The car has a little over 100000 miles on it. I'm sure the rings are leaking a little but except for the rough idle the car runs really good. I think if I could get that one cylinder working like the rest I would be alright. Right now I can't imagine pulling the motor for an overhaul. Doing a valve job would be bad enough.

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Hobo,NC

06-13-2019 04:39:51




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 Re: Compression tester in reply to Stephen Newell, 06-12-2019 19:31:40  
Whut Mutt said...

I take it its skipping Those will sometimes bend a valve when it jumps time... If it did jump time the oil pan needs to come off and be cleaned out...
You can cut 6 links of rubber vacuum tubing about 1 1/2" long pull one plug wire at a time at the coil insert the tube in the coil tower and put the spark plug wire end over the tube. You can do one at a time are all 6 use a 12V test light are a ground wire to ground a spark plug wire out to locate the cylinder that's skipping by grounding the vacuum tube. The carbon in the vacuum tube will conduct electricity...

BTW It does not have to be hot to do a compression test....

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Stephen Newell

06-13-2019 06:41:36




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 Re: Compression tester in reply to Hobo,NC, 06-13-2019 04:39:51  
Not sure I can get the oil pan off. When I did the timing chain I tried to remove it and there is something overlapping one end of it where it wouldn't come off.



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timcasbolt

06-13-2019 04:32:05




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 Re: Compression tester in reply to Stephen Newell, 06-12-2019 19:31:40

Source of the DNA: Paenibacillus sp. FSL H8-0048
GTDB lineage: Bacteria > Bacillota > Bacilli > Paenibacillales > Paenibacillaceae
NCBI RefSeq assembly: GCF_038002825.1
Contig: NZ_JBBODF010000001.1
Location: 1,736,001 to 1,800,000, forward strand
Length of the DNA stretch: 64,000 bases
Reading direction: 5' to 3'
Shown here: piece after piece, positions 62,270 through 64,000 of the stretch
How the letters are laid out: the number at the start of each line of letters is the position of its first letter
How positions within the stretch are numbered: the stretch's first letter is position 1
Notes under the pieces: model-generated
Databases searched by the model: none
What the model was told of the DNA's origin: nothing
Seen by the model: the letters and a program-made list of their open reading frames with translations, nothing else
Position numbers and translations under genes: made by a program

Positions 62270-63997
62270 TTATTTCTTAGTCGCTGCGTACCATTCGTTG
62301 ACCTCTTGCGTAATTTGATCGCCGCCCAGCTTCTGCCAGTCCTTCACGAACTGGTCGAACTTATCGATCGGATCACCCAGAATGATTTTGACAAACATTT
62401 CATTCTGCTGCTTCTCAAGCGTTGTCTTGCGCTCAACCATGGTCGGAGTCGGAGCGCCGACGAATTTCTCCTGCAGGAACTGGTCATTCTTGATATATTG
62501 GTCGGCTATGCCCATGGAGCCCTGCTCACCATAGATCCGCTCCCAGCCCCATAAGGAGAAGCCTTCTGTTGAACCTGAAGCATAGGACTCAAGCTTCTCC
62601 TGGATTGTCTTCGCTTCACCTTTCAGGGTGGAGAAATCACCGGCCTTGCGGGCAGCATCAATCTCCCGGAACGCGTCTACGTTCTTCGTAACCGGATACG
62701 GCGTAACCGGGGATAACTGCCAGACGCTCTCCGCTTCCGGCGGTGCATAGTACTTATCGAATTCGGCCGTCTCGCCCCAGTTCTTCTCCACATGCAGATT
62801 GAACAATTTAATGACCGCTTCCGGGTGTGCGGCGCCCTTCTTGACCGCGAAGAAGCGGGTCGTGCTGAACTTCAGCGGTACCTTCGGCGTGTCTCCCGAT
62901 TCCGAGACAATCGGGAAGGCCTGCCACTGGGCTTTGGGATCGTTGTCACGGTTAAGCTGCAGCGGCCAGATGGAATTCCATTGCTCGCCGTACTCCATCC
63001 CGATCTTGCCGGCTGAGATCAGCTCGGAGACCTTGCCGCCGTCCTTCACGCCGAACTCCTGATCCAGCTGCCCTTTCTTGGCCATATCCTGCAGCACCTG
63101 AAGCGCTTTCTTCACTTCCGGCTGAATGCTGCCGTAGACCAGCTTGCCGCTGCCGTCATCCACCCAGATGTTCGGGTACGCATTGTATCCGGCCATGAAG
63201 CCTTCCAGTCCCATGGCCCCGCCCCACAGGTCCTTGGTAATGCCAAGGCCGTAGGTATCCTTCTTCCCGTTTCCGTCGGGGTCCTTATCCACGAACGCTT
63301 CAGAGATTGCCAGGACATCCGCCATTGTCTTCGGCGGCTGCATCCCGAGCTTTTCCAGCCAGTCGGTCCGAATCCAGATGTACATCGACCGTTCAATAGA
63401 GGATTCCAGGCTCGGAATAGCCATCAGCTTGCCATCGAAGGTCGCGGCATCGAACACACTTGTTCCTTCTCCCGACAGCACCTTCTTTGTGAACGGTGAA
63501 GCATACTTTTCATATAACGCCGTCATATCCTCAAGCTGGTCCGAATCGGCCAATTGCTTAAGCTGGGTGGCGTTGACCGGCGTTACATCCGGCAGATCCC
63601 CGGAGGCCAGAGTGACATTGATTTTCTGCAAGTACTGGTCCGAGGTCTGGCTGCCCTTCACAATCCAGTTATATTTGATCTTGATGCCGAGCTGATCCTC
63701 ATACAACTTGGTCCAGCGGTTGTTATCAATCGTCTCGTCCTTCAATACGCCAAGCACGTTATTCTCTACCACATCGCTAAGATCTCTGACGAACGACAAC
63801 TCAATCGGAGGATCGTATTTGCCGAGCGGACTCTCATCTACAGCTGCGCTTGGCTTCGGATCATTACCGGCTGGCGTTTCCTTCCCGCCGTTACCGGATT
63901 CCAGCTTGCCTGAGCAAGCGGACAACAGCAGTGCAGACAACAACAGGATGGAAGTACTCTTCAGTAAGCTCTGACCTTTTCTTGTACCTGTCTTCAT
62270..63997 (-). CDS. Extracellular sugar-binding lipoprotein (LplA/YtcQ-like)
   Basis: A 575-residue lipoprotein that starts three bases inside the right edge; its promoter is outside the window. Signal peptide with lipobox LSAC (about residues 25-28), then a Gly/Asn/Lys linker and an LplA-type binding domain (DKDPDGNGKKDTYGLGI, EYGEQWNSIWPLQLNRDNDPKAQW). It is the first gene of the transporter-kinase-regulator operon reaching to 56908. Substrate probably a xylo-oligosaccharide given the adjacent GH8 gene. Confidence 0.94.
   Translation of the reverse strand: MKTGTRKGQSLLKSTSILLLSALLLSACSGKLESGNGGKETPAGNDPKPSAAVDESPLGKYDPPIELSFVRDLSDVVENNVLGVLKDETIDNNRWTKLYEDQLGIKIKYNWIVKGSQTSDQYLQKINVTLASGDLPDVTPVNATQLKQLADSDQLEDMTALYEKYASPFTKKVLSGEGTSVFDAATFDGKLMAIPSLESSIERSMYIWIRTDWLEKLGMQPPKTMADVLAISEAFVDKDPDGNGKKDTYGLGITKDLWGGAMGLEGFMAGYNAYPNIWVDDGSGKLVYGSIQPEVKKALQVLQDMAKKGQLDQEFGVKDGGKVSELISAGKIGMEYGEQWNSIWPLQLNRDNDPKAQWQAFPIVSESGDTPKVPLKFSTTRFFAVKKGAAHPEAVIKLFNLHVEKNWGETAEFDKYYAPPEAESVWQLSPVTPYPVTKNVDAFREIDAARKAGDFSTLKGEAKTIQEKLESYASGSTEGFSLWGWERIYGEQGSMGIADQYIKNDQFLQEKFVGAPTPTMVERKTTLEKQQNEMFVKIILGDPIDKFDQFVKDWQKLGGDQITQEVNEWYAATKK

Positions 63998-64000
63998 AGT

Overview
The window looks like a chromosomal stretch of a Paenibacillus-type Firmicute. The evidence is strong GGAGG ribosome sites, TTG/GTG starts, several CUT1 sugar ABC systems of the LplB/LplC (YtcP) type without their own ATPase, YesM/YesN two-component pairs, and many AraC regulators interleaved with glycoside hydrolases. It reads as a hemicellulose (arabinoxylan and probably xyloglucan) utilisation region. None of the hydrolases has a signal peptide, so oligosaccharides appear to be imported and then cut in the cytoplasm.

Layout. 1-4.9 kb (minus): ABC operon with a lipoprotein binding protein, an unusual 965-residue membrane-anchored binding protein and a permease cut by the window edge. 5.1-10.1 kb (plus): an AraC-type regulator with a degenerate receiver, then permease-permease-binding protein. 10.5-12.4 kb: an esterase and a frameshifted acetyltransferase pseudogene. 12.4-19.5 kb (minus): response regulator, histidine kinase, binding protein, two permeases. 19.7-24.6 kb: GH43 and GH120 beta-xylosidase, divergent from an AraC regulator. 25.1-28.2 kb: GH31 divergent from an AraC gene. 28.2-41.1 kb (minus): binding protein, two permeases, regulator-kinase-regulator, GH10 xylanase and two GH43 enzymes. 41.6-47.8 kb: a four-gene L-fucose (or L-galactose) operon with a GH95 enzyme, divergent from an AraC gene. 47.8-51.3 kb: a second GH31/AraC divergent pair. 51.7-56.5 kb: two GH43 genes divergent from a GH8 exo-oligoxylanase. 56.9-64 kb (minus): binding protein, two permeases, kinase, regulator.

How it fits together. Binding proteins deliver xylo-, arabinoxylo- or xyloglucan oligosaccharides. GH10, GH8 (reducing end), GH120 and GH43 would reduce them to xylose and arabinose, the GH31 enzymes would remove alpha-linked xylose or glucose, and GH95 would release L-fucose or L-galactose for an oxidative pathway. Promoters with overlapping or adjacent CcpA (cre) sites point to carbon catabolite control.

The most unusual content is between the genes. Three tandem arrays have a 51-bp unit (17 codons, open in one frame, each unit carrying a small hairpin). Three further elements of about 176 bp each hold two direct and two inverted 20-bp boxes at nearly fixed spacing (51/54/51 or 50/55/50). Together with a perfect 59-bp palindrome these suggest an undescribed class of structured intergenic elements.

[quote="CVPost-Greg_Ky"](quoted from post at 11:49:00 06/13/19) Run a leak down test.[/quote

How would that be easier than a compression test?



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Greg_Ky

06-13-2019 04:53:43




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 Re: Compression tester in reply to timcasbolt, 06-13-2019 04:32:05  
Not any easier, will pin point the problem though. Rings, head gasket, intake valve, or exhaust valve.



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Stephen Newell

06-13-2019 11:04:09




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 Re: Compression tester in reply to Greg_Ky, 06-13-2019 04:53:43  
I don't have the tools for a leak down test anyway. I'm pretty certain If I can't free up the valves on that one cylinder I will end up pulling both heads and have a valve job done.



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Mutt and Jeff

06-13-2019 03:58:51




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 Re: Compression tester in reply to Stephen Newell, 06-12-2019 19:31:40  
disable the fuel or spark
crank the engine
rr-rr-wheeee-rr-rr-rr

hey guess what #3 has no compression

mechanics use similar process while observing the cranking amp draw



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Greg_Ky

06-13-2019 03:49:00




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 Re: Compression tester in reply to Stephen Newell, 06-12-2019 19:31:40  
Run a leak down test.



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Married2Allis

06-13-2019 03:31:23




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 Re: Compression tester in reply to Stephen Newell, 06-12-2019 19:31:40